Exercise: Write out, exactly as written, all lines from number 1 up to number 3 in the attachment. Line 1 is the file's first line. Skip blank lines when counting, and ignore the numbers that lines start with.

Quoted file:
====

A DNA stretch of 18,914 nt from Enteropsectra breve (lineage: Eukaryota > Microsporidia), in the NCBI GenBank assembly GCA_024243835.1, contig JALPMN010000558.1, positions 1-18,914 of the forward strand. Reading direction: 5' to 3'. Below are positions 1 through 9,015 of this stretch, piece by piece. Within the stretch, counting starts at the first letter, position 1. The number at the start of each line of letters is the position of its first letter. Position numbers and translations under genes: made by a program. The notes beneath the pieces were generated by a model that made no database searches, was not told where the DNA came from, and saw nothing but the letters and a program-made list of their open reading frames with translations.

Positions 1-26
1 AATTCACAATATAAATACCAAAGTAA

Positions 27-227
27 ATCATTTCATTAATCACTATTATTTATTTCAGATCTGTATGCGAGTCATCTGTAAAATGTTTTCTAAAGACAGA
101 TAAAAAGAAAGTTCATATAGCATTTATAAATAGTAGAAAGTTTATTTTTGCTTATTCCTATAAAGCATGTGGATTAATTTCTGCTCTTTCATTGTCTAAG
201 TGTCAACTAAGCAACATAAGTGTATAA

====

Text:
A DNA stretch of 18,914 nt from Enteropsectra breve (lineage: Eukaryota > Microsporidia), in the NCBI GenBank assembly GCA_024243835.1, contig JALPMN010000558.1, positions 1-18,914 of the forward strand. Reading direction: 5' to 3'. Below are positions 1 through 9,015 of this stretch, piece by piece. Within the stretch, counting starts at the first letter, position 1. The number at the start of each line of letters is the position of its first letter. Position numbers and translations under genes: made by a program. The notes beneath the pieces were generated by a model that made no database searches, was not told where the DNA came from, and saw nothing but the letters and a program-made list of their open reading frames with translations.

Positions 1-26
1 AATTCACAATATAAATACCAAAGTAA